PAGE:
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In a better world we would all be thronging the doors of the Newark Museum; in the best of worlds Ulysses Grant Dietz would be there to meet us, taking us through the galleries with fellow curators Christa Clarke and Katherine Anne Paul
In the entranceway to the Renee & Chaim Gross Foundation, located in a town house in historic Greenwich Village, two sculptures by Chaim Gross welcome visitors to the place where he worked and lived. Together, they announce the hallmarks of his art.
Since the early nineteenth century, Mount Washington, the highest peak in the northeastern United States at 6,288 feet, has played muse to some of America’s most famous artists, including Thomas Cole and Albert Bierstadt.
How a tsunami-tossed pair of sacred Japanese artifacts found their way across the Pacific and back home again.
Thanks to an active export market that sent its wares to the southern colonies, Canada, and parts of the Caribbean, furniture makers of Rhode Island enjoyed an influence far greater than their industry’s small size. The region’s superlative, and often misattributed, craftsmanship from the colonial and early Federal periods is the focus of a new exhibition, Art and Industry in Early America: Rhode Island Furniture, 1650–1830, at the Yale University Art Gallery.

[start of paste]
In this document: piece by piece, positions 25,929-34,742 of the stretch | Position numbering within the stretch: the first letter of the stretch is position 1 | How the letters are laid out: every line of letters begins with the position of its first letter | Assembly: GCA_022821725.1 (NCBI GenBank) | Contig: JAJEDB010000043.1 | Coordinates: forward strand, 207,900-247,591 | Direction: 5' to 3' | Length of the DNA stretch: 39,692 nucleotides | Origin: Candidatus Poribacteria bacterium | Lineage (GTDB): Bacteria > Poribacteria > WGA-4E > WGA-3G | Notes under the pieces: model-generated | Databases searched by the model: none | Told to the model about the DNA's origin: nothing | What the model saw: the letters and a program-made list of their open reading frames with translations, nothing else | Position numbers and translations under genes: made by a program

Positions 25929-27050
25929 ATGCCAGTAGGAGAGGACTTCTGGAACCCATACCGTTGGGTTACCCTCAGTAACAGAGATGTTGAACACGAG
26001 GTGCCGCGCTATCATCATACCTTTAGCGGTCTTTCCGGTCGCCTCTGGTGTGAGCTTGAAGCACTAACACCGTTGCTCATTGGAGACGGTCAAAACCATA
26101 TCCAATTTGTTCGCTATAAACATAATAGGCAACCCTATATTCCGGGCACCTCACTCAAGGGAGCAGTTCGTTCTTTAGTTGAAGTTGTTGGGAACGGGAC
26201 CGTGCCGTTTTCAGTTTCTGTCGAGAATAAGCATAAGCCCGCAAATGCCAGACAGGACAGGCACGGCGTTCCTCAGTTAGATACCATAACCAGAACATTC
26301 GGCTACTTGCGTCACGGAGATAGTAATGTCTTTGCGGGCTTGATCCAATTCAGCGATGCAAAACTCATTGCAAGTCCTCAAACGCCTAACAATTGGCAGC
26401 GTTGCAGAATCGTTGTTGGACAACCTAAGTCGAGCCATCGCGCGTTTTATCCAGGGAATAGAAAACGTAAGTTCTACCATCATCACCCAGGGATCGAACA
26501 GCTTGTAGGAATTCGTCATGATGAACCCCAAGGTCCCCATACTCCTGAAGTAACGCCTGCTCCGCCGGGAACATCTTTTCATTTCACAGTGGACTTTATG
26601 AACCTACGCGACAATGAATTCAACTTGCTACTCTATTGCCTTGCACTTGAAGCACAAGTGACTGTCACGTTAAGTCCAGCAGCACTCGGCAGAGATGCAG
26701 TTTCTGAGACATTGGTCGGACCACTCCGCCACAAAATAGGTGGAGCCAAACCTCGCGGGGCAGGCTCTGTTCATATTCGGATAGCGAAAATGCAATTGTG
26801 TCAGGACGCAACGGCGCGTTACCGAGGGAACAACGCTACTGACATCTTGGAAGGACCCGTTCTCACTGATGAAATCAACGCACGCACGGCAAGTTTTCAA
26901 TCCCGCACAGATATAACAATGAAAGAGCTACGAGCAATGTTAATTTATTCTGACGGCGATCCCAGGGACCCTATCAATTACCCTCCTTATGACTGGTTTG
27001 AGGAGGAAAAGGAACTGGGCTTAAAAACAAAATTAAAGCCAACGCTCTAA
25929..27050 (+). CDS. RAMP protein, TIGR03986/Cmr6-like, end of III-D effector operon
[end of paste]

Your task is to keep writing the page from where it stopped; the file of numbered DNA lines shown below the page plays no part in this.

For the first time a woman has been nominated by a major party for the presidency of the United States. This summer’s U.S. Olympic team included more women than men. And American art museums are increasingly giving women their due. The Norton Museum of Art in Florida is a good example, as evidenced by its acquisitions of works by American painters Marguerite Thompson Zorach, Grace Hartigan, and Njideka Akunyili Crosby in the last year. We asked the Norton’s executive director, Hope Alswang, to tell us more about the museum’s interest in women artists.
Precisely because photography is thought to be the most objective of all mediums, it acquires over the course of years, and seemingly in spite of itself, a haunted quality that no other product of visual culture can claim to the same degree.
With a boost from Broadway, the caretakers of Hamilton Grange cast new light on the charms of Alexander Hamilton's once bucolic home.
There was an air of confident renewal at this year’s Biennale des Antiquaires, the grand and sophisticated Paris showcase for art, antiques, jewelry, and antiquities which, despite its name, will become an annual event next year under a new name to be announced in October.